New ‘Mesenosaurus’ closer to other taxa in the LRT

Maho, Gee and Reisz 2019
introduce us to a new Early Permian skull-only specimens (OMNH 73208, OMNH 73209 and OMNH 73500; Figs. 1, 2) they attribute to a new species of an old genus, Mesenosaurus efremovi

Figure 1. ?Mesenosaurus efremovi, left and right sides from Maho et al. 2019. Colors added using DGS techniques.

Figure 1. ?Mesenosaurus efremovi, left and right sides from Maho et al. 2019. Colors added using DGS techniques. Note the antorbital fossa without a fenestra.

The original art in Maho et al. 2019
(Fig. 1) was used to create this reconstruction (Fig. 2) using DGS techniques, using the best bones from the left and right to make this reconstruction. There are no surprises here.

Figure 2. ?Mesenosaurus efremovi reconstructed using DGS techniques.

Figure 2. ?Mesenosaurus efremovi reconstructed using DGS techniques. See figure 1.

After testing OMNH 73209
(Figs. 1, 2) in the large reptile tree (LRT, 1592 taxa, subset Fig. 4) this specimen nests a node away from three other Mesenosaurus specimens. So, distinct from Maho et al. 2019 (Fig 3), this specimen is not congeneric with other Mesenosaurus in the LRT (Fig. 4).

Figure 3. From Maho et al. 2019, their cladogram of Mesenosaurus relationships.

Figure 3. From Maho et al. 2019, their cladogram of Mesenosaurus relationships.

Further complicating matters,
Maho et al. contend that Mesenosaurus is a varanopid (Fig. 3). This is an outmoded traditional hypothesis invalidated in 2014 by the LRT. Mesenosaurus and kin are Protodiapsids, nesting between the basalmost synapsid, Vaughnictis and archosauromorphs with a diapsid skull architecture, labeled Diapsida in the LRT.

Figure 4. Subset of the LRT focusing on the clade Protodiapsida nesting between basalmost synapsids and archosauromorph diapsids.

Figure 4. Subset of the LRT focusing on the clade Protodiapsida nesting between basalmost synapsids and archosauromorph diapsids.

As we learned earlier in 2011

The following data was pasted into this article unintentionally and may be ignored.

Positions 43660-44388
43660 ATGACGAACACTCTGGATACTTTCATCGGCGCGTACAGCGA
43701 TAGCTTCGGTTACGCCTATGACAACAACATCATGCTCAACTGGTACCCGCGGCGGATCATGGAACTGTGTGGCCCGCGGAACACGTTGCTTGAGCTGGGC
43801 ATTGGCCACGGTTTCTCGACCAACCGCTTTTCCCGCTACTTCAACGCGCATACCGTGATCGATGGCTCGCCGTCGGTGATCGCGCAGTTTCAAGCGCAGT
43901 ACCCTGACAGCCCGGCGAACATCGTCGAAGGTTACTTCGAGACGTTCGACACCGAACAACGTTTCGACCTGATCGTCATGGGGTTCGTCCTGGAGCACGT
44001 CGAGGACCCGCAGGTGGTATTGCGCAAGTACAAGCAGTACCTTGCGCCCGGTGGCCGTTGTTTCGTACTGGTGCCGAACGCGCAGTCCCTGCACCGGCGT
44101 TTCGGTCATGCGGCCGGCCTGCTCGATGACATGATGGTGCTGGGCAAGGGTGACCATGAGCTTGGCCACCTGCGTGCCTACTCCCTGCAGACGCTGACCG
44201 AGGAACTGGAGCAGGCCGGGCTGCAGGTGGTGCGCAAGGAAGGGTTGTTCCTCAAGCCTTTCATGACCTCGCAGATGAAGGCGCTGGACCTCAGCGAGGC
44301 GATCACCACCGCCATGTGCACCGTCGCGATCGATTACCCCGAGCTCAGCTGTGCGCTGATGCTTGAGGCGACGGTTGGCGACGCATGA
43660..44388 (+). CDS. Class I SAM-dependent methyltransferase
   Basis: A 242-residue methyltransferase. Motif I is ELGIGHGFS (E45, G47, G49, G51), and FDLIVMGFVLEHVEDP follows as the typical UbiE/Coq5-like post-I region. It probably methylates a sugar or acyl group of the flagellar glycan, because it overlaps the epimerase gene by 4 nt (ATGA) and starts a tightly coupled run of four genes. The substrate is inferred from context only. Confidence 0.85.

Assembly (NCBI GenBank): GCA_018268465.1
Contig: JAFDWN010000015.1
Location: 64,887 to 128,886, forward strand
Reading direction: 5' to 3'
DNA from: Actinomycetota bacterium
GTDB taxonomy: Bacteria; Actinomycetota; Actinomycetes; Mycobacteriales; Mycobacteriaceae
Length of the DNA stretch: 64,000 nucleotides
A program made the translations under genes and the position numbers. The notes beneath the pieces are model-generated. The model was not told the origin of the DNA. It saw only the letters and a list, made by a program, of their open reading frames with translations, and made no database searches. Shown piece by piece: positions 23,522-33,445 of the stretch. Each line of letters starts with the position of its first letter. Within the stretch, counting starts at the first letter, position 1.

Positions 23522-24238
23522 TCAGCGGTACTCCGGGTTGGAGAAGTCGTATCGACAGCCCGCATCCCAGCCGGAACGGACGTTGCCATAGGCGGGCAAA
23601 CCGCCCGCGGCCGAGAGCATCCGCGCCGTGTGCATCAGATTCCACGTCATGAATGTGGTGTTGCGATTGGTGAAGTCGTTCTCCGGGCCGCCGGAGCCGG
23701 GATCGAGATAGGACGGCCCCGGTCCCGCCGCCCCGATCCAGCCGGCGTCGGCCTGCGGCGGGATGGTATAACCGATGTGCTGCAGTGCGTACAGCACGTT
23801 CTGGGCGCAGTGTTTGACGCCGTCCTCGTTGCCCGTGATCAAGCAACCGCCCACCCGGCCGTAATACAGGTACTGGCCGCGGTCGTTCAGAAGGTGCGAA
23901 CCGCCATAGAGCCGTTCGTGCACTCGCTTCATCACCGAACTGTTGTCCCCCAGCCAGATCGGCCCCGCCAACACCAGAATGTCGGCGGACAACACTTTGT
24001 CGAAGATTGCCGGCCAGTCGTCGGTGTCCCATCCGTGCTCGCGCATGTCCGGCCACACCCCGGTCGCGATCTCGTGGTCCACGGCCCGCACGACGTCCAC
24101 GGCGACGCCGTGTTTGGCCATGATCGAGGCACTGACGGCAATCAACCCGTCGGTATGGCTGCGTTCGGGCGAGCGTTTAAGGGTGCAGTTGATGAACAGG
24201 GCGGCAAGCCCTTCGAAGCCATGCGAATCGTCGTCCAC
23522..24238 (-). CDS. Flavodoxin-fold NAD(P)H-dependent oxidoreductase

lepidosauriformes also developed a diapsid skull architecture by convergence, here labeled Lepidosauriformes. That news has not reached the three authors, Maho, Gee and Reisz, nor have they tested a sufficient number of pertinent taxa to recover that basal dichotomy, known for the last eight years.

Figure 1. Mesenosaurus skulls compared to sisters Heleosaurus and Mycterosaurus. Note the greater angularity of the skull shapes along with the wider posterior skulls in derived taxa (toward the bottom). The SGU specimen needs better data on the squamosal, which is illustrated as missing its ventral/lateral portion here.

Figure 5. Mesenosaurus skulls compared to sisters Heleosaurus and Mycterosaurus. Note the greater angularity of the skull shapes along with the wider posterior skulls in derived taxa (toward the bottom). The SGU specimen needs better data on the squamosal, which is illustrated as missing its ventral/lateral portion here.

According to the LRT
the various Mesenosaurus specimens (Fig. 5) demonstrate a wider variety of skull shapes than do many congeneric taxa.

Figure 2. A subset of the large reptile tree showing the relationships of protosynapsids, synapsids, protodiapsids and diapsids. Traditionally nested with synapsids as varanopids, the protodiapsids have rarely, if ever, been tested with diapsids.

Figure 6. A subset of the large reptile tree showing the relationships of protosynapsids, synapsids, protodiapsids and diapsids. Traditionally nested with synapsids as varanopids, the protodiapsids have rarely, if ever, been tested with diapsids.

Varanopids have a smaller clade membership
than the authors suppose when more taxa are tested. All they have to do is add taxa to see their varanopid clade become a dichotomy (Fig. 6) leading to mammals on one line and dinosaurs and giant sea reptiles on the other. All this was overlooked by the PhDs.


References
Maho S, Gee BM, Reisz RR 2019. A new varanopid synapsid from the early Permian of Oklahoma and the evolutionary stasis in this clade. R. Soc. open sci. 6: 191297. http://dx.doi.org/10.1098/rsos.191297

https://pterosaurheresies.wordpress.com/2014/03/03/basal-diapsida-and-proto-diapsida/

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